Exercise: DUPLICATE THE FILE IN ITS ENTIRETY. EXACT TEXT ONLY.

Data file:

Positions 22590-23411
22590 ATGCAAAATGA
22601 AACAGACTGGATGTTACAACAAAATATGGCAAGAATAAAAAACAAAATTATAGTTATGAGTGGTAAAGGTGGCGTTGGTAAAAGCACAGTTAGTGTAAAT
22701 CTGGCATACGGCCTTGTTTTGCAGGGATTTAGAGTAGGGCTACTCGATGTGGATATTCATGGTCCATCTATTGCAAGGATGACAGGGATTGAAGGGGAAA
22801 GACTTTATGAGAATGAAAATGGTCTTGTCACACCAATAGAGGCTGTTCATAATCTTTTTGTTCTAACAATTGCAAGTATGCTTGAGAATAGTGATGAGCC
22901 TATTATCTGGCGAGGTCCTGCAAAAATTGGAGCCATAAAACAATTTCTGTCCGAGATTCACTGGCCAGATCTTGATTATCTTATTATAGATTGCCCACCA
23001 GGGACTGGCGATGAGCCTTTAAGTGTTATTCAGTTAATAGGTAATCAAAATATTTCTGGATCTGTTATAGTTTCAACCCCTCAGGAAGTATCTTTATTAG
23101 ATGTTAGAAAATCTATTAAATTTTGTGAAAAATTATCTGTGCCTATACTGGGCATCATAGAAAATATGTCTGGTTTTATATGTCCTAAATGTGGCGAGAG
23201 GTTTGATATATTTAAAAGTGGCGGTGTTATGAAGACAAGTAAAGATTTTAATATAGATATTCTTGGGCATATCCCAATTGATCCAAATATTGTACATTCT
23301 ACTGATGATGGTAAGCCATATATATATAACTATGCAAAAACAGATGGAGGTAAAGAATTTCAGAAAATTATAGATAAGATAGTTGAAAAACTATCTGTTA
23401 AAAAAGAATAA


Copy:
Positions 22590-23411
22590 ATGCAAAATGA
22601 AACAGACTGGATGTTACAACAAAATATGGCAAGAATAAAAAACAAAATTATAGTTATGAGTGGTAAAGGTGGCGTTGGTAAAAGCACAGTTAGTGTAAAT
22701 CTGGCATACGGCCTTGTTTTGCAGGGATTTAGAGTAGGGCTACTCGATGTGGATATTCATGGTCCATCTATTGCAAGGATGACAGGGATTGAAGGGGAAA
22801 GACTTTATGAGAATGAAAATGGTCTTGTCACACCAATAGAGGCTGTTCATAATCTTTTTGTTCTAACAATTGCAAGTATGCTTGAGAATAGTGATGAGCC
22901 TATTATCTGGCGAGGTCCTGCAAAAATTGGAGCCATAAAACAATTTCTGTCCGAGATTCACTGGCCAGATCTTGATTATCTTATTATAGATTGCCCACCA
23001 GGGACTGGCGATGAGCCTTTAAGTGTTATTCAGTTAATAGGTAATCAAAATATTTCTGGATCTGTTATAGTTTCAACCCCTCAGGAAGTATCTTTATTAG
23101 ATGTTAGAAAATCTATTAAATTTTGTGAAAAATTATCTGTGCCTATACTGGGCATCATAGAAAATATGTCTGGTTTTATATGTCCTAAATGTGGCGAGAG
23201 GTTTGATATATTTAAAAGTGGCGGTGTTATGAAGACAAGTAAAGATTTTAATATAGATATTCTTGGGCATATCCCAATTGATCCAAATATTGTACATTCT
23301 ACTGATGATGGTAAGCCATATATATATAACTATGCAAAAACAGATGGAGGTAAAGAATTTCAGAAAATTATAGATAAGATAGTTGAAAAACTATCTGTTA
23401 AAAAAGAATAA